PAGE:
February Reads 📖❤️

Continuing on with a monthly round-up of the books I’m reading as the year rolls on, just a few thoughts on the varied but lovely stack that’s kept me going in February.. ❤️

Jill Has Two Ponies by Ruby Ferguson

This month found me with my very own childhood dream-pony on my mind a lot as I prepared to take him up to the vets’ for his dental operation – and sometimes when worries about him are preying on my mind, there is nothing else for it than pulling from the shelf one of the very same comforting, sustaining and uplifting pony books I’ve been reading for decades. When I dust off a Midnight Dancer, or a Jill book or a Sandy Lane Stables, I could be ten years old again and dreaming of one day having a pony all of my very own – and when I’m lost in the well-thumbed pages of one sat on a feed bin in the barn with my arm slung around my boy’s neck, hand absent-mindedly buried in his fluffy coat, I could just as soon be 14 and calming our nerves before taking a 4-year-old Charmer off to our first show, than 32 and preparing my old man for a daunting stay at the vets. Set in the 1950s and full of old-fashioned charm, the Jill books are, and forever will be to me, truly classics of the pony-book genre. Jill’s spark, her drive and her endlessly charming narration set Ruby Ferguson’s books apart and make each and every adventure irresistible. This book, the third in the series, continues to build on the story of Jill’s first pony Black Boy while introducing her second, Rapide, and all the ups and downs of their tumultuous start together. Steeped in the unforgettable enchantment of Jill’s world, one I quite unashamedly dip back into whenever it’s most required; this is among my old favourites, and I really enjoyed reading it again this month in a steadying few moments both in quiet evenings at home and companionable stable mornings with my boy.

Mindfulness for Mums by Izzy Judd

This is a refreshing, soothing and uplifting read and a perfect bedside table or coffee-table book that I’ve enjoyed dipping in and out of over the last few weeks. In part a handbook on classic mindfulness techniques angled towards those juggling busy family lives, and in part a reminder to observe and to learn from the unique and fresh perspective on life children themselves bring and to live in the moment together as a family; this is a lovely book – full of little gems I know I will remember, and I found myself noting ideas down to come back to throughout. I’ve enjoyed reading it in the stiller moments there have been this month, especially on our family weekend away in the middle of February, and it’s one I will keep to hand on the home run of pregnancy and as labour and newborn days approach. 💛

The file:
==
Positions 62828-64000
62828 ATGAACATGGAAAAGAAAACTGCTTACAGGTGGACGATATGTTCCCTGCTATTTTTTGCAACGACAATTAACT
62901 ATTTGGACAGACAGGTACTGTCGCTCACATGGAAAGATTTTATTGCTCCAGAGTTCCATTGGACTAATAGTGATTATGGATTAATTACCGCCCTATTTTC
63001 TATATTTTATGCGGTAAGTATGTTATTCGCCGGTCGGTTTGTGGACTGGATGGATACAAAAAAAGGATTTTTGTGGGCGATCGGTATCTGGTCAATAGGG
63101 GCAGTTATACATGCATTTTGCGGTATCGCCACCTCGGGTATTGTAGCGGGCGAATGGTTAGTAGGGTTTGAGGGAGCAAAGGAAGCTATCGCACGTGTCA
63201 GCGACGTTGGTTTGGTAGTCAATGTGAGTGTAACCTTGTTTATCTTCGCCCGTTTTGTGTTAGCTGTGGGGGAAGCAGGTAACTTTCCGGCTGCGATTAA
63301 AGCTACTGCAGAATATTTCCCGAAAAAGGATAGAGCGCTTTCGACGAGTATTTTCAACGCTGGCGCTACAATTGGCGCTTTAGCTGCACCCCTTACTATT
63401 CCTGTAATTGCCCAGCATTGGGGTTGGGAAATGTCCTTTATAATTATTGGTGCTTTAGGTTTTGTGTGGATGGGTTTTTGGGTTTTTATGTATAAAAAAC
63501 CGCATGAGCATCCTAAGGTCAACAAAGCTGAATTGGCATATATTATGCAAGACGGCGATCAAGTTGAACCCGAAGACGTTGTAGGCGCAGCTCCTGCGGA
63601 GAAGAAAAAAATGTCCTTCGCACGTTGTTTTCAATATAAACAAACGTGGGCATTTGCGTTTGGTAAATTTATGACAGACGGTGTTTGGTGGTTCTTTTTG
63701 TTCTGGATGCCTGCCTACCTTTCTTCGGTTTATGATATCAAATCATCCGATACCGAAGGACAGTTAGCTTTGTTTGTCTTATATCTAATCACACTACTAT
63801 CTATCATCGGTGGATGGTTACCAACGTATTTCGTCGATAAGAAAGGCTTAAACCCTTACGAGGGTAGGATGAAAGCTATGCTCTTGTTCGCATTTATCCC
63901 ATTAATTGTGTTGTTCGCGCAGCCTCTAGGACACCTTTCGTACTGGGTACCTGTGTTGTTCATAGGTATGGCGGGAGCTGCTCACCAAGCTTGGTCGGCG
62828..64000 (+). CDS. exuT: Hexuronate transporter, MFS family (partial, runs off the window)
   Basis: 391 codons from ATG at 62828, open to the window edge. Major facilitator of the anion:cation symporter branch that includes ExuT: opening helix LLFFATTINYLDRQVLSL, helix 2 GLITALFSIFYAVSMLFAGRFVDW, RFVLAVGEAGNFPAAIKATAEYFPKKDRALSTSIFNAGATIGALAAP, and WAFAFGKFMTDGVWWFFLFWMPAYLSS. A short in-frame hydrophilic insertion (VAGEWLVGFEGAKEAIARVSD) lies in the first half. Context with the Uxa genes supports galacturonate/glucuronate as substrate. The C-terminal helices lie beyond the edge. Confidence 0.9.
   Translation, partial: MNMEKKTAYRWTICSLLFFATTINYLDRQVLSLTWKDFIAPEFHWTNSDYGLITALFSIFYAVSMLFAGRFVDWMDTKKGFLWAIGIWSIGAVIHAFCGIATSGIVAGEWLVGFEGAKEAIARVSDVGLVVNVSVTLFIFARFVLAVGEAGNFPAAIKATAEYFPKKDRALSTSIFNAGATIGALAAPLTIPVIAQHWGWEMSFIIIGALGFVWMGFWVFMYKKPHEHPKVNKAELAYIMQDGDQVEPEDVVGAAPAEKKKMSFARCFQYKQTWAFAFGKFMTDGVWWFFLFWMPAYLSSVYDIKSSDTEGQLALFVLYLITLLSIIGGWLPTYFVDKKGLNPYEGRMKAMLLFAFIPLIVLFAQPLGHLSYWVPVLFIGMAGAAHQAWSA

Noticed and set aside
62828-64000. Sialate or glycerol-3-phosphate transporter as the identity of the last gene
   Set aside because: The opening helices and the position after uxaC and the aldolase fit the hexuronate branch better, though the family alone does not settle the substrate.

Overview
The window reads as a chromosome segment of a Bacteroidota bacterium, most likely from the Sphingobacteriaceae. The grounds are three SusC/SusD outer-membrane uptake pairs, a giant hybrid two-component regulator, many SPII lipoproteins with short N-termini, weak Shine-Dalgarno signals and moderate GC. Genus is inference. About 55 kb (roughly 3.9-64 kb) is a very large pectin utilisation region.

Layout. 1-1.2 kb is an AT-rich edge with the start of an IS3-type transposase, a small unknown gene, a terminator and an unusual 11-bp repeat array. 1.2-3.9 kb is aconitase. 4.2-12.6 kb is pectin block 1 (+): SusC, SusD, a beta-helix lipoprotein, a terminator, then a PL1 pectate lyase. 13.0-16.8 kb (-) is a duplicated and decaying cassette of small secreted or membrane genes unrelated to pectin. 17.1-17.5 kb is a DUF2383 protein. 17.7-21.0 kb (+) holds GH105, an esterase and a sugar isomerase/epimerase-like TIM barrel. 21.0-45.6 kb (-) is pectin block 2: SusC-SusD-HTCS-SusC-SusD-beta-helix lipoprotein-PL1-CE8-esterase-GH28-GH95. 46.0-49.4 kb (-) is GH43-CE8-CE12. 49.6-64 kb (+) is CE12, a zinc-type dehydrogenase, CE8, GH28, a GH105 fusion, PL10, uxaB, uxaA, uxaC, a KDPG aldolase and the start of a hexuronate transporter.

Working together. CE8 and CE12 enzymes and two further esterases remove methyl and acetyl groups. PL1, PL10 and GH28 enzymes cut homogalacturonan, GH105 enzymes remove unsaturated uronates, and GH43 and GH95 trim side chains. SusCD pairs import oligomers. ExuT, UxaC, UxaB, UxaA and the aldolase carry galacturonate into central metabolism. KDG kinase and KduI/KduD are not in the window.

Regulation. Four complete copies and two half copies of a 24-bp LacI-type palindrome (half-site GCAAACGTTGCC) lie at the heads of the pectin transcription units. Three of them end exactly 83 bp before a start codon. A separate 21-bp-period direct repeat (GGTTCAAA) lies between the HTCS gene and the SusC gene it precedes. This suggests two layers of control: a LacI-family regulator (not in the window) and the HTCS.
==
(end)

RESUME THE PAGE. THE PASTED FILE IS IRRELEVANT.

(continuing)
The Trouble with Goats and Sheep by Joanna Cannon

The first of Joanna Cannon’s books I came across was her second novel Three Things About Elsie, a book that immediately became one of my favourites ever, has stayed with me ever since and has meant a great deal to me – inspiring in part in fact my whole career change a couple of years back into care. A few months ago I also read her memoir Breaking and Mending, documenting her time as a junior doctor, and I came to the end of it with the same swell of tears at such a moving story and wave of admiration at such a wonderfully-written book. Having come at her books in an unusual order then, I had had my mum’s leant and highly-recommended copy of The Trouble with Goats and Sheep on my shelf and on my to-read list for months, and this month finally righted that long-held wrong and at last read her celebrated debut novel.

Joanna Cannon’s writing is so incredibly perceptive that after the first chapter I found myself just wondering how anyone could possibly write so captivatingly, evoke such a sense of place, and inhabit characters so completely. When we are first introduced to Grace and Tilly, two ten year old girls and – initially at least – the characters the story revolves around, I could feel every inch of their existence, so richly brought to life in the slapping of sandals on cobbles in the summer holiday haze, the swell of the heat and the drive to belong, the importance of friendship and the tug of war between childhood and adolescence.